With national budgets being slashed, and thousands of redundancies in the pipeline at colleges across the country, the FE sector is under even greater financial pressure than normal. Improving efficiency is the constant refrain from both ministers and principals, and many colleges are keen to rise to the challenge of creating a more cost-effective modus operandi.
But with dozens of pilot projects being developed around the country to explore new ways in which colleges might pool their resources, unions this week waded into the debate all guns blazing. Clearly nervous that such developments would lead to a fresh wave of job losses, particularly for back-office staff, they have thrown down the gauntlet to employers.
Citing colleges' legal obligation to talk to trade unions before embarking on changes that could affect employees' pay and conditions, Mike Robinson, Unite's FE national officer, has threatened to take colleges that fail to comply to court. "On shared services planning, colleges are already failing to consult, and are opening up legal challenges that Unite will take on. It is bad partnership working - and potentially unlawful. Colleges have been warned that if there is no consultation with Unite we will take these matters to tribunal," he said.
Under the guise of the FE Efficiency and Innovation Fund, the Association of Colleges (AoC) has handed out a total of #163;4 million to projects for developing new means of collaboration. The ultimate aim? To save colleges money. For example, Epping Forest, Easton, Chelmsford, Huntingdonshire and Oaklands colleges, along with New College Stamford, are exploring a model of sharing HR, purchasing and finance expertise. The colleges hope to generate savings by sharing back-office functions over the next two to three years.
Another example can be found in a non-geographically specific group of Moulton, Bishop Burton, Hartpury, Myerscough and Sparsholt colleges, which are looking at combining some of their services "to avoid duplication and reduce costs". And, as well as looking to collaborate on back-office functions, Nescot, Greenwich and Bexley colleges are exploring whether sharing front-office, student-related services can produce "both significant efficiency savings and service improvements".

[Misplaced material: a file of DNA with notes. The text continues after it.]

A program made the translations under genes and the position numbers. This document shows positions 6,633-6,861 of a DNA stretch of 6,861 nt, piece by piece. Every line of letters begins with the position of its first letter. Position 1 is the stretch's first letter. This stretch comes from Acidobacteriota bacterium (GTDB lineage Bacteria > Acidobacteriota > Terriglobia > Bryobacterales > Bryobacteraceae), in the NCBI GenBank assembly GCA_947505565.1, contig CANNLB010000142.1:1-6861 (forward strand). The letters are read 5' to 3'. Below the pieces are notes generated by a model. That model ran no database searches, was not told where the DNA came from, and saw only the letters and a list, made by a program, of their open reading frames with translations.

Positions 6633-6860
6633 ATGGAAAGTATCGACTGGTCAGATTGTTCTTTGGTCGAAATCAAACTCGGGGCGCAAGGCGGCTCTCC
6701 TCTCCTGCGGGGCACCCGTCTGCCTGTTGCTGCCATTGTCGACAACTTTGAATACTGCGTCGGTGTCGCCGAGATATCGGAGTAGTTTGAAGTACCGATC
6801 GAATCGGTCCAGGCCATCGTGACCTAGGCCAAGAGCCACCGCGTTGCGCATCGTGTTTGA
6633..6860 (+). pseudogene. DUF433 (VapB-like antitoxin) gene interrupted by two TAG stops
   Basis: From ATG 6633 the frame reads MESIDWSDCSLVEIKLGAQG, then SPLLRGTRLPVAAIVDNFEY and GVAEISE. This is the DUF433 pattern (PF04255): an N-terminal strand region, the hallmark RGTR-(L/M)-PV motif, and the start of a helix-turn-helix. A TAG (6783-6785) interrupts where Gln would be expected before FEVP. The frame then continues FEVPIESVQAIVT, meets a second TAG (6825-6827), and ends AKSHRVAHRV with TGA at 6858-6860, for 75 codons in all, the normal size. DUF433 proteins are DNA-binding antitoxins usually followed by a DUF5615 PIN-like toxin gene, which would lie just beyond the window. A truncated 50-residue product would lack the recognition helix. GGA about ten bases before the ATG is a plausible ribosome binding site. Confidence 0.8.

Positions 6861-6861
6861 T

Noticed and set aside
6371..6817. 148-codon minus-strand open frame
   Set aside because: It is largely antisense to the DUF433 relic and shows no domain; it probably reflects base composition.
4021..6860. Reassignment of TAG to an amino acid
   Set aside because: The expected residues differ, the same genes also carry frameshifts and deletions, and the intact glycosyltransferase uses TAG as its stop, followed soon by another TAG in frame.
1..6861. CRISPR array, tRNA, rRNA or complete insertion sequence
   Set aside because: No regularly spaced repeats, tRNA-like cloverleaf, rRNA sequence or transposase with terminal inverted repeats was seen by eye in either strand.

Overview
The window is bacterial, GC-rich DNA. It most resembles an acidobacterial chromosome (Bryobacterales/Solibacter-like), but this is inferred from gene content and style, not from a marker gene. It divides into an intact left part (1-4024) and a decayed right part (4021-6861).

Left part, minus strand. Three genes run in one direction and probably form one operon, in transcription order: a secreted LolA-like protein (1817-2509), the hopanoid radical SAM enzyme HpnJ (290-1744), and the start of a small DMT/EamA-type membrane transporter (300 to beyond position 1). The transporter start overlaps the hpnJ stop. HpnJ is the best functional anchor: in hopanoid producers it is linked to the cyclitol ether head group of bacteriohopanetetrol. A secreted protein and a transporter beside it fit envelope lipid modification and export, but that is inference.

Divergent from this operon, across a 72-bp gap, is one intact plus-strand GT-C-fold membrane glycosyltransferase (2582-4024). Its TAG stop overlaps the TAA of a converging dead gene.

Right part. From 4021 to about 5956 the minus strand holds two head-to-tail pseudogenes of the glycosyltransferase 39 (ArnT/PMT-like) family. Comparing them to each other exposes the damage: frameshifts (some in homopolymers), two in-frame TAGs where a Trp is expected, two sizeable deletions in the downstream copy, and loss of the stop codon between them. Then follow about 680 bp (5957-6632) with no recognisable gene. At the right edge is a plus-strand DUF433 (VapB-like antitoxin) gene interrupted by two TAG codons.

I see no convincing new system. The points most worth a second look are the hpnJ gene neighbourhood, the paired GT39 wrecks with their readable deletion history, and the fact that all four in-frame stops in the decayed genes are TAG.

According to the AoC, the primary goal of the efficiency projects is to protect services to students in the light of the economic pressure on colleges, and to balance the need to reduce costs with the duty to protect their "core service" of education. Some of the projects are "as much about protecting jobs as improving efficiency", according to assistant chief executive Julian Gravatt, who insisted that the AoC encourages colleges to cultivate strong relationships with unions when developing shared services.
While Unite feels as if it has been sidelined, the AoC argues that the union has regular opportunities to raise its concerns with its officers. If the two sides cannot even agree on their level of interaction, clearly some better lines of communication are needed before they even begin to tackle the really difficult stuff.
Sharing the load
In June 2010, business secretary Vince Cable announced that #163;15 million would be made available for the Skills Funding Agency, the Association of Colleges and the FE sector to work together to develop "an innovative suite of shared service solutions". An initial #163;2 million was distributed to 21 projects through the FE Efficiency and Innovation Fund. Since then 20 more have received a portion of an additional #163;2 million that has been made available through the scheme.
One of the concepts being developed through the fund is the college qualifications project. Exam board OCR is working with Westminster Kingsway, North Hertfordshire and Walsall colleges to get FE institutions to help design qualifications themselves. They plan to use podcasts, self-study and internet learning to reduce teaching costs, and the partners are also examining ways of creating teaching resources and new methods of assessment.